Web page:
I've heard from aspiring authors who tell me they haven't bothered with a website yet because they don't have a book to sell. When they get a book published, they tell me, there will be plenty of time to build a website. But they have it backwards. You don't need a website in order to sell published books, there are plenty of bookstores willing to fill that function for you, including Amazon. Unpublished authors need a website to help sell their manuscript so it can get published, and then to help market the book so the publisher will oblige them with royalty checks and new contract offers. A good portion of my book sales are generated by my website, especially for my self published books which I'm free to promote with large excerpts. But there are plenty of other ways to market books online that don't involve owning a website. If your goal is to self publish and sell books primarily through Amazon, then I would strongly recommend you read Aaron Shepard's "Aiming at Amazon" and if you want to promote your trade published book through social networking, the required text is Steve Weber's "Plug Your Book." While increasing book sales is a principal concern of this book, the main goal is platform building, and the website platform need not be tied to a single title or field of endeavor, as book promotion techniques are by definition.
The strategy behind building an author website is not about selling more books today, or next month. It's about having your own strategic marketing asset for years to come. Most professional authors lead a hand-to-mouth existence, living from advance to advance, always trying to line up the next book contract, and the one after that, even before they finish grinding out the title they're working on at the present. One of the original reasons I started writing commercial nonfiction back in the mid-90's was that I was looking for a way to make living while remaining independent. What I found was that working as a trade author is just like having a job, except there aren't any employee benefits. Sure, the hours are flexible - sometimes you get to work twelve or more of them a day! You don't have to drag into an office every morning, instead you get to have your work staring you in the face 24x7. And if you start turning down new jobs or looking to improve contract terms, they stop calling, because there's always a new batch of innocent new authors willing to take your place.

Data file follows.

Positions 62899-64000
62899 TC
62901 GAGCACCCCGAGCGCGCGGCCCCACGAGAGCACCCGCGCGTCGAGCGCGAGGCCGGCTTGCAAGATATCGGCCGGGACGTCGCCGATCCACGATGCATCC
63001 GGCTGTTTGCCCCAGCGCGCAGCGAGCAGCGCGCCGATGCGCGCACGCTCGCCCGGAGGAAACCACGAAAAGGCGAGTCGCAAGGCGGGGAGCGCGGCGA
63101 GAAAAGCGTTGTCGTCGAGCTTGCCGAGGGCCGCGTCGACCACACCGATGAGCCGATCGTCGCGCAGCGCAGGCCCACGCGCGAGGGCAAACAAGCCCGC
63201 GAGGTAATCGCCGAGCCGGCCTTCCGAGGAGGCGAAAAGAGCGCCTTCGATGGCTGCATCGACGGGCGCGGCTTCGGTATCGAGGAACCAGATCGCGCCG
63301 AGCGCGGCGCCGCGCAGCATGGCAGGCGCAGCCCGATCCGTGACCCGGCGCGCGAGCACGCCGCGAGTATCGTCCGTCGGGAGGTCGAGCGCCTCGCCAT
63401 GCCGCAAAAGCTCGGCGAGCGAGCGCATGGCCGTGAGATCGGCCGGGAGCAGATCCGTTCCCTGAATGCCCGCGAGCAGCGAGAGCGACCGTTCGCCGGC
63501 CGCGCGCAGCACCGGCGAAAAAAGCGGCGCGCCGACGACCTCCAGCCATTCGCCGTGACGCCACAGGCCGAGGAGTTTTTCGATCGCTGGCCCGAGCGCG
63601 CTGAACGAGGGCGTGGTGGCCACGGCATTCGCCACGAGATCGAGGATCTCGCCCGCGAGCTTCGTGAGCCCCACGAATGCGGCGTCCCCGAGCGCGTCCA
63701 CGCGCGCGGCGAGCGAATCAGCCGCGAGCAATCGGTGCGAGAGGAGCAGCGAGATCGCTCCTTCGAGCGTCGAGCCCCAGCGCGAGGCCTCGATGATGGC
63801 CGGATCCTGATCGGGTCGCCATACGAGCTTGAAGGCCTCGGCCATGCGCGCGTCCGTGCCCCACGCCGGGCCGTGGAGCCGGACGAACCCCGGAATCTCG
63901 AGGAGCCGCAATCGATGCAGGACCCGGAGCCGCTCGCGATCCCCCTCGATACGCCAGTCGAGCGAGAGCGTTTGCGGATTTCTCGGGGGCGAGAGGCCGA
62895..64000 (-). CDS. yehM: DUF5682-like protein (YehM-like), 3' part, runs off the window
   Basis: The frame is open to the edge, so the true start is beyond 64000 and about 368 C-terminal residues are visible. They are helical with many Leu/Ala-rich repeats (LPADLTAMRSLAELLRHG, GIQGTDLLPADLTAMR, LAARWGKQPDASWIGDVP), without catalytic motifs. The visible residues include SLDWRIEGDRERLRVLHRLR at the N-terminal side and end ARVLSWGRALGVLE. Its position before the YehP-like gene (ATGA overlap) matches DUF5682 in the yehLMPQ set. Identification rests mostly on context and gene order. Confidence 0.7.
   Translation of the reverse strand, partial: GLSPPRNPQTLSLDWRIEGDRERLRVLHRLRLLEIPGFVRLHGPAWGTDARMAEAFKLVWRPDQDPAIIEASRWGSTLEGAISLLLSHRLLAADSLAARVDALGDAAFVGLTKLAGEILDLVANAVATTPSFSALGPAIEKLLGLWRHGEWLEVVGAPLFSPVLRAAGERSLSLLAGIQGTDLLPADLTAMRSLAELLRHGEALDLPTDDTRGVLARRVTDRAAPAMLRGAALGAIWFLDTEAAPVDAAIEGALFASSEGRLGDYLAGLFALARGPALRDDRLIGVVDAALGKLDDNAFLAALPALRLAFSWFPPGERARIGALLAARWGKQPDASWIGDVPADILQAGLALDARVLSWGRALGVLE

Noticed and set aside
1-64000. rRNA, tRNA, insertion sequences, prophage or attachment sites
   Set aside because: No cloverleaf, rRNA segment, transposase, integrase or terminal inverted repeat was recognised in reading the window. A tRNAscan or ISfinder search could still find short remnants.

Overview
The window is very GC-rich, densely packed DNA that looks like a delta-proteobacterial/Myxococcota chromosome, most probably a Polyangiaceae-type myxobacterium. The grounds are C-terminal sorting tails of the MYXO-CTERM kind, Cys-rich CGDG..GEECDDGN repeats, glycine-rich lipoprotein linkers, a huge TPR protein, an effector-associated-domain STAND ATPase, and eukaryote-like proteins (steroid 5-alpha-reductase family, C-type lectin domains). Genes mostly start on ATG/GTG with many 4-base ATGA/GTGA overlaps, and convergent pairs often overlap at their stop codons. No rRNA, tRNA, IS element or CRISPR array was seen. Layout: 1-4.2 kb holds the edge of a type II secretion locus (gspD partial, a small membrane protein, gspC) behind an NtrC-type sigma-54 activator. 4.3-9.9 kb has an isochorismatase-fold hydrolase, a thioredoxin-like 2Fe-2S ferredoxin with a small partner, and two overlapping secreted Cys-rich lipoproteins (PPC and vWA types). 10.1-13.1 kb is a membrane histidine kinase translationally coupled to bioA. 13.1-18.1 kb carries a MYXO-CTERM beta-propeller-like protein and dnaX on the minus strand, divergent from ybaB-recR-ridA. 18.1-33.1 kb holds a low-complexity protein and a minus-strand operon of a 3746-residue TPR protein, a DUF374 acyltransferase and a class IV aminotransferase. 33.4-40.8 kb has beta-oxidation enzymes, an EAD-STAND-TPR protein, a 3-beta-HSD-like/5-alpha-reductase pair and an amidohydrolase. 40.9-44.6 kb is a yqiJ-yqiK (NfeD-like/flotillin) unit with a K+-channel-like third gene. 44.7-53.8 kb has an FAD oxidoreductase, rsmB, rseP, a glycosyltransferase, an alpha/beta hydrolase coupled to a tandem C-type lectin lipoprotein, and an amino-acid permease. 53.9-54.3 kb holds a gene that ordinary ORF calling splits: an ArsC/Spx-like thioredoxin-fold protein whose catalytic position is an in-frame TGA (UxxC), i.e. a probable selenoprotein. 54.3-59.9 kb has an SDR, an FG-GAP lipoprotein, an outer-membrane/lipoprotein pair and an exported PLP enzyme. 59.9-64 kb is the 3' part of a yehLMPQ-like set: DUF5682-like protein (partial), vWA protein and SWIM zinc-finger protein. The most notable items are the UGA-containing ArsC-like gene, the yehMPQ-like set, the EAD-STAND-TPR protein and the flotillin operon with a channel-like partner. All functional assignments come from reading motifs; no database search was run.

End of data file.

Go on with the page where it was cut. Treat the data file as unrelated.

But most authors, if they want to keep writing for a living, have limited choices. They never create an independent marketing platform so their main professional qualification as an author is the books they have in print. When those books disappear from the shelves, the authors become yesterday's news. A well conceived website platform doesn't have an expiration date. Unlike online stores and social networking sites which live in fear of the next big thing to come along and destroy their business model, websites based on content retain their value as long as the content remains relevant. When I first started posting my writing to the web in 1995, I was sure that there was a ticking clock on the window of opportunity, that within a couple years, every college student and entrepreneur with a little Internet savvy would be creating wonderful websites for everything under the sun. As the years went by and it didn't happen, I came to realize that most people spend their online time as consumers, not as creators. Google became one of the world's biggest companies not because they do great search, but because they figured out that human beings are always shopping!
More than a decade later, it's become clear that the incredible growth of Internet content is concentrated around entertainment and socializing. There are literally millions of people with professional skills, from auto mechanics to brain surgeons, who answer questions for complete strangers in online forums every day. And those forums are very popular websites, as long as the questions and the answers continue. But very few people invest months or years of their time writing a book that comprehensively addresses all of the questions they are happy to answer in forums. Writing a book or building a website requires a long term commitment, with no guarantee of reward. Unlike being a forum participant, where you can pick and choose the questions you want to respond to, creating a genuine resource takes the sort of commitment to research that most people won't make, unless somebody is paying them a salary. And that's the whole secret of why building an online platform today is no more difficult than it was a decade ago. There's not nearly as much competition as you'd think.
I recently updated my book "Internet Book Marketing" and put it on Kindle for $2.99. It's free if you have Prime and haven't used up your borrow for the month yet. I don't sell the book any other way now since I'm using it as a Kindle Select experiment.